Smart News Arts & Culture

Julie Green poses in front of a selection of The Last Supper plates in 2015. The artist died on October 12 at age 60.

Remembering Julie Green, Who Painted the Last Meals of Death Row Inmates

The artist, who died this month at age 60, sought to emphasize condemned prisoners' humanity

Tompkins Harrison Matteson, Examination of a Witch, 1853

History of Now

Reckoning With—and Reclaiming—the Salem Witch Trials

A new exhibition unites 17th-century artifacts with contemporary artists' responses to the mass hysteria event

JR's Greetings From Giza is one of ten enormous art installations featured in the "Forever Is Now" exhibition.

First-of-Its-Kind Art Installation Appears to Levitate the Tip of a Giza Pyramid

See stunning photos of new contemporary art installations at the historic Egyptian plateau, including an illusion by street artist JR

Hilma af Klint, pictured in her studio circa 1885

Cool Finds

See Newly Discovered Works by Trailblazing Painter Hilma af Klint

The Swedish Modernist created innovative, genre-defying abstract art inspired by science, mysticism and her own encounters with the spiritual world

A plaster cast of a "ghost turnip" carving from Donegal, Ireland

When People Carved Turnips Instead of Pumpkins for Halloween

Revelers in Ireland transformed the root vegetables into lanterns designed to ward off dark spirits

Artist Meret Oppenheim, photographed by Margrit Baumann in 1982

Looking Beyond Surrealist Artist Meret Oppenheim's Famous Furry Teacup

A new exhibition highlights the dazzling breadth of the 20th-century painter, sculptor and photographer's oeuvre

Hans Holbein the Younger, Portrait of Simon George of Cornwall (detail), circa 1535–40

Hans Holbein's Portraits Defined—and Immortalized—Tudor England's Elite

An exhibition at the J. Paul Getty Museum features some of the painter's most famous portraits of power players in Henry VIII's court

Vote for the creepiest doll via the center's Facebook and Instagram pages.

Which Historical Doll Will Be Crowned the Creepiest?

A Minnesota museum's third annual contest invites the public to vote on which of nine antique toys is the most unsettling

Illustration of Marie de France, poet who lived in England in the late 12th century

The Unheralded Women Scribes Who Brought Medieval Manuscripts to Life

A new book by scholar Mary Wellesley spotlights the anonymous artisans behind Europe's richly illuminated volumes

Singer-songwriter and visual artist Solange has launched a free library of rare works by Black authors, available to borrow on a first-come, first-served basis.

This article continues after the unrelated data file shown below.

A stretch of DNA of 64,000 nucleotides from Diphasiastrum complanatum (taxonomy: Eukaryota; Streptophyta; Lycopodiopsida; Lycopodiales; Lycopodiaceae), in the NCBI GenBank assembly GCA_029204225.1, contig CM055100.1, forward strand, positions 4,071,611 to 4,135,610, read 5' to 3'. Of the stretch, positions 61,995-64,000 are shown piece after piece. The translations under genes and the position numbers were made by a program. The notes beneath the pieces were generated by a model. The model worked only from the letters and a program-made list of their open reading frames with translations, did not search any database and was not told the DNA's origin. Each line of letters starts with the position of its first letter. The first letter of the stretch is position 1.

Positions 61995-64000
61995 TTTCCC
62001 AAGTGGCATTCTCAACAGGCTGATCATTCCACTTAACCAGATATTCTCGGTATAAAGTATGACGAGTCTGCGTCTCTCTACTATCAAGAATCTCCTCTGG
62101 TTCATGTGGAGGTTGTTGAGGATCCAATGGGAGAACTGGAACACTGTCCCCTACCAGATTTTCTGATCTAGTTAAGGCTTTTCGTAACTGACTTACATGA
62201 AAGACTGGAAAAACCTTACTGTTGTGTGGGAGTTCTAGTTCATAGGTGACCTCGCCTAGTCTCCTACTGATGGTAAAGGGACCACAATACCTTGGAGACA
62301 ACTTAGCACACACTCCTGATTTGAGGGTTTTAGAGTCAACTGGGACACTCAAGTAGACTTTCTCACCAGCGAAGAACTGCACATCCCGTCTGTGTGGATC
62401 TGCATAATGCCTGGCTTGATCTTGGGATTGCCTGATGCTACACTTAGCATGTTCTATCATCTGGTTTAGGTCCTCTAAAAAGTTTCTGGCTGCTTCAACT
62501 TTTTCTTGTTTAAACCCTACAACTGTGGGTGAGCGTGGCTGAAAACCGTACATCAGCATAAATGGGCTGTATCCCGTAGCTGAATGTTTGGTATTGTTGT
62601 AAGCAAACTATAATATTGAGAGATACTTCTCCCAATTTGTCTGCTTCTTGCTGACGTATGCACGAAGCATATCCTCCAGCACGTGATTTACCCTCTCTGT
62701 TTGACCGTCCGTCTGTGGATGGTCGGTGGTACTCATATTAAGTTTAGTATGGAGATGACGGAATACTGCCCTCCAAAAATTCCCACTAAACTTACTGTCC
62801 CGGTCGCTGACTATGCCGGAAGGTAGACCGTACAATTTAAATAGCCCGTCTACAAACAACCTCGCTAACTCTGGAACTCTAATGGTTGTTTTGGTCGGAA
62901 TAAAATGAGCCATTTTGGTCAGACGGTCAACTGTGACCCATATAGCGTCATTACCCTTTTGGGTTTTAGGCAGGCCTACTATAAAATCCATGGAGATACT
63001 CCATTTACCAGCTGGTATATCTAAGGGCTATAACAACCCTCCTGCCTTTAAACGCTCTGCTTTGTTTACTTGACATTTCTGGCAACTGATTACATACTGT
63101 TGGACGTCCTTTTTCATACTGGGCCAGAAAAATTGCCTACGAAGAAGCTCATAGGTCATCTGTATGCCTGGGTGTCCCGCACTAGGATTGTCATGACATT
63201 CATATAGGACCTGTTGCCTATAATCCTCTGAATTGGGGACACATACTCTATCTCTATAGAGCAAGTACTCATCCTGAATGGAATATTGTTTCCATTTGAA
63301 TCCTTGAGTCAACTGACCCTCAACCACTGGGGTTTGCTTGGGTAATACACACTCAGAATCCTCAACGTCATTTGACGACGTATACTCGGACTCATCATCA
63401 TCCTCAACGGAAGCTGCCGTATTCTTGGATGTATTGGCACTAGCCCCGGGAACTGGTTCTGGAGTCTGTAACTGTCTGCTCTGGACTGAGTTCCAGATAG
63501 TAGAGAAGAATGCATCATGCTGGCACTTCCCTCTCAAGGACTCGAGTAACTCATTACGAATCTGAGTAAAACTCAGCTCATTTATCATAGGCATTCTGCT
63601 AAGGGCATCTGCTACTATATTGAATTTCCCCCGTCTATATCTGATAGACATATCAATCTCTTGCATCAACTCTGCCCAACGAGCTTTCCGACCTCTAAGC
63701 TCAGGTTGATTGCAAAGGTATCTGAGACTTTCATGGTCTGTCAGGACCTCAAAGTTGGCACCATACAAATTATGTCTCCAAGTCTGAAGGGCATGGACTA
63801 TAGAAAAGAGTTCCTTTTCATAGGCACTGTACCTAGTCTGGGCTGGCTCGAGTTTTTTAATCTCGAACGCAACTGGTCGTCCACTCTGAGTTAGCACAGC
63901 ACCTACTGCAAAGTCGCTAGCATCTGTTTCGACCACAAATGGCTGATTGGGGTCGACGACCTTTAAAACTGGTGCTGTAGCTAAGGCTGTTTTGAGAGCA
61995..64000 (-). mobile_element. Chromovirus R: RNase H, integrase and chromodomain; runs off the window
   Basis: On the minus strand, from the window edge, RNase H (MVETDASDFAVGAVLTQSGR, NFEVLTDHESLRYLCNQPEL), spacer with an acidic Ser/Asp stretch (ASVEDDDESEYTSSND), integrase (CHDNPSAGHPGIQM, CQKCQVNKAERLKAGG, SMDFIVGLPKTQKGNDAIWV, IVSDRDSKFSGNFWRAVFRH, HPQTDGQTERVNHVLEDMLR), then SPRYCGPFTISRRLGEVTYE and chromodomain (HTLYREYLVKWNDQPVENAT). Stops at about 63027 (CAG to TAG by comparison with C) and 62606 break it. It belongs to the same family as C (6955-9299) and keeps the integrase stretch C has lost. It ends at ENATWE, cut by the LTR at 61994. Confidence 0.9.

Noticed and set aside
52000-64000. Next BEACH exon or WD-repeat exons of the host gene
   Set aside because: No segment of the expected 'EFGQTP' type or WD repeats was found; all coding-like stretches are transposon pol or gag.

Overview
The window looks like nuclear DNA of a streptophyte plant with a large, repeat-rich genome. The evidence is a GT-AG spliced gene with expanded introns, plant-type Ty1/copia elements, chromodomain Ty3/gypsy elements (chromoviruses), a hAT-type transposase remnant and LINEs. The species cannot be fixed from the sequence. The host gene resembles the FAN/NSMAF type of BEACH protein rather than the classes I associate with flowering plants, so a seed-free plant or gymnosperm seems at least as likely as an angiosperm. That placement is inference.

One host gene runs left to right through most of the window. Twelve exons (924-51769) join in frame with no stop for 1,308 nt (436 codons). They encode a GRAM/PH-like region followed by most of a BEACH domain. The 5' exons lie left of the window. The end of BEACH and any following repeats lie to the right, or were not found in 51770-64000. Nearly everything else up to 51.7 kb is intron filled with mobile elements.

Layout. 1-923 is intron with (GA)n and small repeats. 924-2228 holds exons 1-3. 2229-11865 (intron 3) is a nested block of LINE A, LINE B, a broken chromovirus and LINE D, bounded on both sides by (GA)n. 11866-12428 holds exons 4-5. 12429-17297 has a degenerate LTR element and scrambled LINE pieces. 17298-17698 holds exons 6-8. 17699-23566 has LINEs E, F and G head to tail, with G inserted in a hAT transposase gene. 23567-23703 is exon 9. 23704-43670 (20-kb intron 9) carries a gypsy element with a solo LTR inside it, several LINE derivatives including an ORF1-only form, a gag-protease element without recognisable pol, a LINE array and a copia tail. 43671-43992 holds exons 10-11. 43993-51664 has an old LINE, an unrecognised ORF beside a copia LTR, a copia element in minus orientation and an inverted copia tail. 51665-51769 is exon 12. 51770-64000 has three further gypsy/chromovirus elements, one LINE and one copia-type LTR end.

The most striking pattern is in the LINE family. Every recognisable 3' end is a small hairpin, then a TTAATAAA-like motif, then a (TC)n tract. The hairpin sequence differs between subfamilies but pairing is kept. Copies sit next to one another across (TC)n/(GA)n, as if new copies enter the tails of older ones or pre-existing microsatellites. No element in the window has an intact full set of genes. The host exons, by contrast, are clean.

Singer and Artist Solange Debuts Free Library of Rare Books by Black Authors

Readers in the U.S. can borrow 50 titles, including collections of poems by Gwendolyn Brooks and Langston Hughes and a sci-fi novel by Octavia Butler

Yale's namesake sits at the center of this group portrait, Elihu Yale With Members of His Family and an Enslaved Child (circa 1719, attributed to John Verelst).

Who Is the Enslaved Child in This Portrait of Yale University's Namesake?

Scholars have yet to identify the young boy, but new research offers insights on his age and likely background

Bronze and Iron Age miners' poop contained Penicillium roqueforti, which is still used to make blue cheese today.

Cool Finds

Europeans Enjoyed Blue Cheese and Beer 2,700 Years Ago, Study Suggests

Ancient poop from salt mines in the Alps contained the same fungi used in brewing and cheesemaking today

Giovanni Battista Tiepolo's A Large Group of Punchinelli is expected to fetch more than $200,000 at auction.

Cool Finds

Rare 18th-Century Drawing by Rococo Artist Tiepolo Discovered in English Estate's Attic

"Wrapped in bubble wrap" and forgotten, the artwork had collected dust in one of Weston Hall's nine attics for decades

Tompson (far left) with colleagues Dot Smith, Walt Disney and Donna Luppo in an undated photo

Ruthie Tompson, Who Shaped Disney's Most Beloved Films, Dies at 111

She spent nearly 40 years at the company, reviewing animations and planning camera angles for classics like "Snow White" and "Dumbo"

Rhodes left Oxford's Oriel College around $17 million in today's money.

Why a New Plaque Next to Oxford's Cecil Rhodes Statue Is So Controversial

The sign identifies the 19th-century statesman as a "committed British colonialist"

Two of the newly colorized paintings: Jurisprudence (left) and Medicine (right)

Art Meets Science

A.I. Digitally Resurrects Trio of Lost Gustav Klimt Paintings

Viewers can explore the works, newly restored to lush greens, blues, pinks and golds, through a Google Arts and Culture hub

Abdulrazak Gurnah, 73, was awarded the 2021 Nobel Prize in Literature on Thursday.

Abdulrazak Gurnah, Chronicler of Migrant Experience, Wins 2021 Nobel Prize in Literature

The Zanzibar-born author of ten novels tells richly detailed stories about people living "in the gulf between cultures and continents"

Vincent van Gogh, The Potato Eaters, April–May 1885

The Untold Story of van Gogh's Once-Maligned Masterpiece, 'The Potato Eaters'

An exhibition at the Van Gogh Museum spotlights the artist’s dynamic depiction of peasant life—a painting that critics hated and he loved

None

You Could Own the Landmark That Inspired Winnie-the-Pooh's 'Poohsticks Bridge'

Built in 1907, the structure—expected to sell for between $54,000 and $81,000—is newly rebuilt and restored

Andy Warhol, Jean-Michel Basquiat, 1982

Why Andy Warhol Peed on This Portrait of Jean-Michel Basquiat

One of the iconic Pop Artist's "oxidation" paintings, the work will go up for auction at Christie's next month

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